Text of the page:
Workers in the USA are not paid for their labor hours; They aren't paid for their effort; They aren't even paid for their production. Workers are paid for the privilege of their title. This is not pure nepotism, as is often thought, but is a more archaic concept, called simony.
Money is a lie. It doesn't store value. It stores social position, to be dispensed at the leisure of an official.
If you intend to work hard to succeed, you are going to fail. If you intend to work smarter, not harder, then you are going to fail. But if you intend to vie for a higher ecclesiastical position, then you just might succeed. The idea is not to have as a goal some sort of production, but instead, to compete for a higher position, regardless its utility.
The best you can hope for as an employee, clerical, technical, or kinetic, is not to be rewarded more for your success, but to be awarded a higher title for your success, or even for your popularity. In this sense, academia is doing the world a disservice, since they are creating an ecclesiastical barrier to promotion that cannot be purchased through merit. It can only be purchased through a dispensation of social privilege.
Let me make myself clear: You can be an excellent student; you can demonstrate your achievement through a test; you can volunteer and do everything right; but if you aren't popular and aren't the recipient of enormous social privilege in some other way, don't bother applying to medical school. It's literally the most important factor. (It was also factored into everything else you did, no matter whether you noticed.) But even if you overcome all those obstacles, not being popular will still keep you out. You'll get to the pearly gates, and God will ask, 'How did a plebeian make it this far? Need we redesign our rigging?' The medical prep books don't tell you this, but it's true and good to say.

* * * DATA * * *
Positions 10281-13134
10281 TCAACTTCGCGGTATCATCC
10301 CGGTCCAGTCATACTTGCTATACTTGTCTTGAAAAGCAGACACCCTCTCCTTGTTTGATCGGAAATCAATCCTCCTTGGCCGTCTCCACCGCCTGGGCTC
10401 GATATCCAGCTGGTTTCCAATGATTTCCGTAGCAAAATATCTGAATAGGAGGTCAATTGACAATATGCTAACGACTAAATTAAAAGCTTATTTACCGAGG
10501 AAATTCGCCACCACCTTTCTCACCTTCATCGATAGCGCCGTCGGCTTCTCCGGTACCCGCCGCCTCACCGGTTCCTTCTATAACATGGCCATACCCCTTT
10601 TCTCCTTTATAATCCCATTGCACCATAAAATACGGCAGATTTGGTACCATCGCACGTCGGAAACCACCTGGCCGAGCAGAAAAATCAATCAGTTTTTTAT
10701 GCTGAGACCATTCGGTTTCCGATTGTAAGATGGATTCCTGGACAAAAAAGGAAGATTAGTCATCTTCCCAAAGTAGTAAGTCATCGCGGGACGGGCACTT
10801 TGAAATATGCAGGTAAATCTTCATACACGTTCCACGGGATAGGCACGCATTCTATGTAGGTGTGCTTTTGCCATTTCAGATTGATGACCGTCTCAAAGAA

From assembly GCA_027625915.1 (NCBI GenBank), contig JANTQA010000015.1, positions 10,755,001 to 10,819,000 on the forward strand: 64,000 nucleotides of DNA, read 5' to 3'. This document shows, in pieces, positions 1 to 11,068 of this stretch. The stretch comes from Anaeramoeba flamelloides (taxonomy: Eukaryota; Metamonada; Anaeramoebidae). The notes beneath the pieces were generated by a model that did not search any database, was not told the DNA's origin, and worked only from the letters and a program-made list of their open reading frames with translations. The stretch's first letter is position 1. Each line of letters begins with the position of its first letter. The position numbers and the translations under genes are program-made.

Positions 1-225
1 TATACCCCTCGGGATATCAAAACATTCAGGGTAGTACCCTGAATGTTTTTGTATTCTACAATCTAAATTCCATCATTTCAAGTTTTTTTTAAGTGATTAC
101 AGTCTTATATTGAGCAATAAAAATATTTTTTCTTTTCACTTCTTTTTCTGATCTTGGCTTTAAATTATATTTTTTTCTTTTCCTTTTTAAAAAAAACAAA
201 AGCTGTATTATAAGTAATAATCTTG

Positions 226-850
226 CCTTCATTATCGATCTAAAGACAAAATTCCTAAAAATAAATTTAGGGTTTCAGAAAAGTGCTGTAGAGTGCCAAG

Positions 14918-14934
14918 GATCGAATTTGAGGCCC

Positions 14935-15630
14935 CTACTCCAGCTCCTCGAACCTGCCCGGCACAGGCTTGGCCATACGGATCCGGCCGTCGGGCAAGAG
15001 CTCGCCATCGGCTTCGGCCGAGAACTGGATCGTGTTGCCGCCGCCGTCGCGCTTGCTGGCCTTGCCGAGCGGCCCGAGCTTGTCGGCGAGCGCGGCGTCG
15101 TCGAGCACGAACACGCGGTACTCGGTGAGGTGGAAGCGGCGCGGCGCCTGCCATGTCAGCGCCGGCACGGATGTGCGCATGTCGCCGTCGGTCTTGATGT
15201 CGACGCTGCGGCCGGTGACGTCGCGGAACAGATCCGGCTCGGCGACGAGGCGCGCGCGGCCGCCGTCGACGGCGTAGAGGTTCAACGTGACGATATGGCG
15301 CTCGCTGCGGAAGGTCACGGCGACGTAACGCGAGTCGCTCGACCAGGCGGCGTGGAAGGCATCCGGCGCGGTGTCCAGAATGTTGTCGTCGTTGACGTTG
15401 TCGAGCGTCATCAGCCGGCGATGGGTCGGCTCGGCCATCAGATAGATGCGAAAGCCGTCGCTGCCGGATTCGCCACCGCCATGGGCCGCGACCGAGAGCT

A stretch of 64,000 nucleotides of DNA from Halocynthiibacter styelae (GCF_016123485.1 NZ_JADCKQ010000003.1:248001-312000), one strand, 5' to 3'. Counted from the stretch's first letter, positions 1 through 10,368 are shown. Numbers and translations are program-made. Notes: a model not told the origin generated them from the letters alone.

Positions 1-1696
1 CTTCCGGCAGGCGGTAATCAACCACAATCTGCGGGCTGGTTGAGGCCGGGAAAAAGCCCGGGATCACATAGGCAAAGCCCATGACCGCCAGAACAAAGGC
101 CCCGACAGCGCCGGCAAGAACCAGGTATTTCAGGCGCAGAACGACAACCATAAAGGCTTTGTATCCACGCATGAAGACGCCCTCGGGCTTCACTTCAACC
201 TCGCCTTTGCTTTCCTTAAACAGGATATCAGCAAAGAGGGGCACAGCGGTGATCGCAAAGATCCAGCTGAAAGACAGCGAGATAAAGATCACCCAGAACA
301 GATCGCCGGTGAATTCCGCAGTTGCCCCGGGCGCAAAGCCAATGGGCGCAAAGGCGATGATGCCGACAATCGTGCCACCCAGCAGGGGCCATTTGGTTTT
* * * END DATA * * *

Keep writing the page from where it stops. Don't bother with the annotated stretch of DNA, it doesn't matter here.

After all that, I am left in awe at the idea, 'How many Jews did anti-Antisemitism exclude from CCUNY?' Lord Oghma, Binder of What Is Known, forgives you, my friends.
Then I looked on all the works that my hands had wrought, and on the labour that I had laboured to do: and, behold, all [was] vanity and vexation of spirit, and [there was] no profit under the sun. And I turned myself to behold wisdom, and madness, and folly: for what [can] the man [do] that cometh after the king? [even] that which hath been already done. Then I saw that wisdom excelleth folly, as far as light excelleth darkness.
I have become wise like my teachers, who heaped mockery on unjust wounds, though I know less about medicine. I was a scientist, and you were a cleric -- and now I am a cleric.